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A protester yells into a cameraperson’s video camera as they cover police efforts to end a weeks-long protest against COVID-19 measures that has grown into a broader anti-government protest in Ottawa on Feb. 18.Justin Tang/The Canadian Press

A group representing Canadian journalists says it is shocked by the level of hatred, verbal harassment and physical confrontations some news reporters have experienced while covering protests against public-health measures cross the country.

Brent Jolly, president of the Canadian Association of Journalists, said some form of hostility has always been a part of the job. But the scale of hate on display during the recent protests is unprecedented.

“It’s something that we really need to wake up to and understand the impact of disinformation and some of these ideas that are being sprouted online that have become mainstream,” Mr. Jolly said.

The more than three weeks of protests started with a truck convoy in Ottawa, before spreading to border blockades and other protests in Western Canada, Quebec and the Prairies.

Ottawa streets fall quiet after police arrest 191 people in convoy protests, tow 57 vehicles

Trucker convoy demonstrations spread across Canada as counter-protests call for an end to disruptions

Glen McGregor, a CTV News journalist in the parliamentary press gallery, said protesters have been hurling obscenities at him and disrupting his live broadcasts since he first started covering the demonstrations in Ottawa. But he said people became more hateful as the protest went on, with one person spitting in his direction during a live broadcast that had to be shut down earlier this week.

“Every time we had to go on camera, there was a little bit of dread because we knew we were going to be facing this,” said Mr. McGregor, noting his colleagues have been told to kill themselves and one reporter for a French-language broadcaster was shoved from behind while reporting live.

He said the nature of TV reporting, which involves large cameras, lighting and broadcasting gear, means crews like his own are a magnet for disruptive behaviour. Mr. McGregor said he bought noise-cancelling earbuds to help keep his concentration when he’s trying to work while protesters are screaming in his ear.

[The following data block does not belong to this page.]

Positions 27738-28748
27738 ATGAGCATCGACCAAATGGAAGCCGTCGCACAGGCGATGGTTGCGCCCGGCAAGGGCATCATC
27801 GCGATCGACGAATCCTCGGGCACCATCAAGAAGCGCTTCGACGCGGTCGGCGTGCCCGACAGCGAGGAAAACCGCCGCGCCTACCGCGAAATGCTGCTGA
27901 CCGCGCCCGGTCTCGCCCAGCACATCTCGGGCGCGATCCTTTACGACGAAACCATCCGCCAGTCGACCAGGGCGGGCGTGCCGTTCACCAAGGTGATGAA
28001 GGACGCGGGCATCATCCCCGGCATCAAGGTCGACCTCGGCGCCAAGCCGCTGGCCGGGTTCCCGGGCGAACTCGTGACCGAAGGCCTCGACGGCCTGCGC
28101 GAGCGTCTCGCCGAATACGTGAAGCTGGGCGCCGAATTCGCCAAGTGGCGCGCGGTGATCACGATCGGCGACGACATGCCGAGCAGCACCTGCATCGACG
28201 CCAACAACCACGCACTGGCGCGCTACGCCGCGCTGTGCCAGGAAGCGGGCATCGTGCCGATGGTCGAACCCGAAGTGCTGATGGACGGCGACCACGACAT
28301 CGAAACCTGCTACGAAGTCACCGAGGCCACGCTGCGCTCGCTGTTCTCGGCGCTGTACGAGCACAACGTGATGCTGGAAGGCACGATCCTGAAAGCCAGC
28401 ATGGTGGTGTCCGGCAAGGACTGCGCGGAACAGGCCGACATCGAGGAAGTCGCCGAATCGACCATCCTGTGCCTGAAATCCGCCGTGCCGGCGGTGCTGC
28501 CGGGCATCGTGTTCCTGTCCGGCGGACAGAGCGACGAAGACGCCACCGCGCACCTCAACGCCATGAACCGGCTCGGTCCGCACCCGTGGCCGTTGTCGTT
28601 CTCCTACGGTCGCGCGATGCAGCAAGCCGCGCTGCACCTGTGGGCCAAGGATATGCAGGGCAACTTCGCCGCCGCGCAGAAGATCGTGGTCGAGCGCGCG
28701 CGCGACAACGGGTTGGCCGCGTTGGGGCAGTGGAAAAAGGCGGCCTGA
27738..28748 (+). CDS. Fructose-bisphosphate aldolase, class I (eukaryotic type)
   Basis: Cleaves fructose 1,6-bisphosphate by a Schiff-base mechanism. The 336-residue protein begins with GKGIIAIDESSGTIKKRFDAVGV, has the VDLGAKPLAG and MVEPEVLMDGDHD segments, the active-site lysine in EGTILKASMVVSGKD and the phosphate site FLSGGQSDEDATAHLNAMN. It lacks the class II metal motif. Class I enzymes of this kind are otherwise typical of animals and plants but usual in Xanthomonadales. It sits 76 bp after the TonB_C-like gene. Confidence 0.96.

He also pointed out camera operators are some of the most vulnerable people in these situations, since they’re looking through a lens while recording and don’t have a sense of what’s happening around them.

In a press conference on Sunday, Ottawa interim police chief Steve Bell said there is one active investigation related to a journalist who was allegedly subject to abuse while covering the protest.

Mr. Bell urged reporters and news organizations to report any other illegal activity, and said the Ottawa Police Service would take the issue seriously.

Mr. Jolly said the abuse also complicates a reporter’s job because they sometimes have to rely on police help to safely exit hostile environments. However, journalists are also holding police accountable, and they would prefer not to rely on an officer’s support.

Other journalists, such as print and web reporters, said they were able to avoid being harassed since they didn’t stand out as much as TV crews.

Further west in Surrey, B.C., protesters at a border demonstration swarmed a CBC camera and yelled “shame on you” in one video posted to Twitter by a CBC reporter.

At an anti-vaccine mandate protest in the Interior B.C. town of Osoyoos, Global News reporter Yasmin Gandham said a middle-aged protester walked up to her unprompted and spat on her after telling her to get out of the country. Ms. Gandham is a Punjabi-Canadian.

“It was honestly such a shock, in the moment I didn’t even know how to react,” said Ms. Gandham, adding it was unsettling for someone to treat her “like garbage for absolutely no reason.”

“They have no idea who you are and no idea even what story you’re reporting, but they see media and they’ve already made up their mind about you.”

Mr. McGregor said the outright hostility also makes it difficult for reporters to tell the protesters’ side of the story, since many of them don’t want to engage.

“We want to hear their voice and understand their perspective, but we can’t do that because they’ve bought into this idea that we won’t tell the truth,” he said.

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